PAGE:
Razer’s Project Linda is an exciting 2-in-1 concept, extending your phone’s display to your laptop. Our phones, though small, are just as powerful as our computers — but users still covet the convenience of a full screen and keyboard. Razer’s design lets you dock and duplicate your phone’s display to an ultraportable laptop, using the phone’s touchscreen as an intelligent touchpad. This mobile hybrid can provide the best of both worlds for users and marketers alike. We see identity resolution as a key area this can help marketers solve, when users’ actions are no longer split by device, but tracked all on one.

TVs: continually getting bigger, better, and brighter

We couldn’t do a CES recap without covering the ultimate entertainment device, the television. As many anticipated, the name of the game for TVs was 4K. LG used ultra-thin Wallpaper OLED displays in a few remarkable ways, from a projector style screen that could roll up into a box, to pairing their Signature W8 with ThinQ AI using Google’s Assistant. Samsung, on the other hand, premiered the use of MicroLED in Cinema Screen technology within a TV they appropriately named “The Wall.” Just like it sounds, this 146-inch television’s massive display also boasts a modular design — so when you’re not in the mood for movie-like screen sizes, you can reduce the aspect ratio to your liking. With unmatched resolution and integrated smart features, marketers have an opportunity to change how consumers see and interact with their advertisements.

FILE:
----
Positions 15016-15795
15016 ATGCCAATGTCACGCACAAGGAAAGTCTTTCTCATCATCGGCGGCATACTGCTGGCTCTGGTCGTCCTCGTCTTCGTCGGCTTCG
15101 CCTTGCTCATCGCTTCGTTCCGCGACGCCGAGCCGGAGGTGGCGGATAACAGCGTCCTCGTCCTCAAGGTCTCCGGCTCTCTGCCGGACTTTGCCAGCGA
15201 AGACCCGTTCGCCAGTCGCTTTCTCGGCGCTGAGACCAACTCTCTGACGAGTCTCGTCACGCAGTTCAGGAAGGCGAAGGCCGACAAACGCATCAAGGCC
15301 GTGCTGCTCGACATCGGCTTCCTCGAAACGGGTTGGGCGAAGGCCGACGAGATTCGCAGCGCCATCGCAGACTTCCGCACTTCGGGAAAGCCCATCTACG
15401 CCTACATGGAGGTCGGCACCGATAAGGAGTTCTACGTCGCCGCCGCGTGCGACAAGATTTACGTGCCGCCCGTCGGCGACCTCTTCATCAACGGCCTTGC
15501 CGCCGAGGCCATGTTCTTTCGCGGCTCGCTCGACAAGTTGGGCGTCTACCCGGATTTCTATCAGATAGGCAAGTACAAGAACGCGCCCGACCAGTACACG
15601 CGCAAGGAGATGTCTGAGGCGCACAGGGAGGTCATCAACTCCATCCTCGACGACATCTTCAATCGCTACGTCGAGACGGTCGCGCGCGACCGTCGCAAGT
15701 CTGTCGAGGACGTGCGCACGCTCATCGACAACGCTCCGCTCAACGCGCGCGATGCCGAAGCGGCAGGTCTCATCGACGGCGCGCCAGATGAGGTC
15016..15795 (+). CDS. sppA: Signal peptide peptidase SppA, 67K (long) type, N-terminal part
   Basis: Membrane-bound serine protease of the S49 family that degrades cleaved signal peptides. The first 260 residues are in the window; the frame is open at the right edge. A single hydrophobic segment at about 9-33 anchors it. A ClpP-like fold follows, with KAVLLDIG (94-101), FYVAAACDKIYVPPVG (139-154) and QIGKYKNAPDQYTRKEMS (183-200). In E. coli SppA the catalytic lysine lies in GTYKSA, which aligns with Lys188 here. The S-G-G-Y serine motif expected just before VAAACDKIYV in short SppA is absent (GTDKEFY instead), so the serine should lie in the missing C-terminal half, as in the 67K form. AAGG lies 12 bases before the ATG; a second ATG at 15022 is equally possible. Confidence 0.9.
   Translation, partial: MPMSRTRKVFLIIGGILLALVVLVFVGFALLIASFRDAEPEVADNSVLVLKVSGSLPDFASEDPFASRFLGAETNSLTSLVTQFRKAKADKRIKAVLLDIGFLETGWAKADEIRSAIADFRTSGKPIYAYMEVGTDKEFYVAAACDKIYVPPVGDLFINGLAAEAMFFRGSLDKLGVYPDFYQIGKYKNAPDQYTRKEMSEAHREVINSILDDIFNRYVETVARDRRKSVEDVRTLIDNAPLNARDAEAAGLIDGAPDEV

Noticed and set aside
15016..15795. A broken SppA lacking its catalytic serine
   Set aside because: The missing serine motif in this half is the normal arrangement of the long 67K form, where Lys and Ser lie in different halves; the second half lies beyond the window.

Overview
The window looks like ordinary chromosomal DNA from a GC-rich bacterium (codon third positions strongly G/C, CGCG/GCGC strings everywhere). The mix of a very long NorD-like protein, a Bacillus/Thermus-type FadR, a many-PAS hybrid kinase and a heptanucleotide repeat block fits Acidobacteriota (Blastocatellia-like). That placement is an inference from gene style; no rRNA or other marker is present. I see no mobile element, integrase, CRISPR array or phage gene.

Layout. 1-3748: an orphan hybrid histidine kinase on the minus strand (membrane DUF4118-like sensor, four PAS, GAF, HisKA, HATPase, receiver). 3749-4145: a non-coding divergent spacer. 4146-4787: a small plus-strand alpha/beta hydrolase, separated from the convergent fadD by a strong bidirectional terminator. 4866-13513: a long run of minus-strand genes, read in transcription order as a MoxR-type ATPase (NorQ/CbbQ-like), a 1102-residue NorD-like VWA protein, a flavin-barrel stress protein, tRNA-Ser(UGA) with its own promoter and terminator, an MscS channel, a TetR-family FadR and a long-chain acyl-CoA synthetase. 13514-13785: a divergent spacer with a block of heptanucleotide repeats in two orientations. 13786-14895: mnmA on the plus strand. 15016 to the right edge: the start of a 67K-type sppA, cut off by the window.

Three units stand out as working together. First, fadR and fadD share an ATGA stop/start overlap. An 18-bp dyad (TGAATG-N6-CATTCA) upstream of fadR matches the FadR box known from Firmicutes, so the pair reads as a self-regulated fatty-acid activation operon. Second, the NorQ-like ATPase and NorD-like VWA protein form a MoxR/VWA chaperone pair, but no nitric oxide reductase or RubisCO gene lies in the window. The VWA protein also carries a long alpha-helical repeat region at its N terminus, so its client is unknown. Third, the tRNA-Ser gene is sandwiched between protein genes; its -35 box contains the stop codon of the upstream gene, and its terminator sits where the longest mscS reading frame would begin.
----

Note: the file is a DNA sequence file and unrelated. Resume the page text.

Future Innovators: teaching kids to code

Our favorite among kids’ tech this year was Root Robotics, an app that teaches kids the basics of coding. The app plays on children’s imagination and problem-solving abilities to use coding to control a robot’s movements, like drawing shapes on a whiteboard. The app strengthens a child’s familiarity with the concept of coding, increasing the levels of sophistication, eventually allowing them to reach full-text coding capabilities in Python and JavaScript. As today’s kids will lead the charge in tomorrow’s tech innovations, the earlier we can get them acquainted with coding, the more opportunities they have to be the digital architects of our future.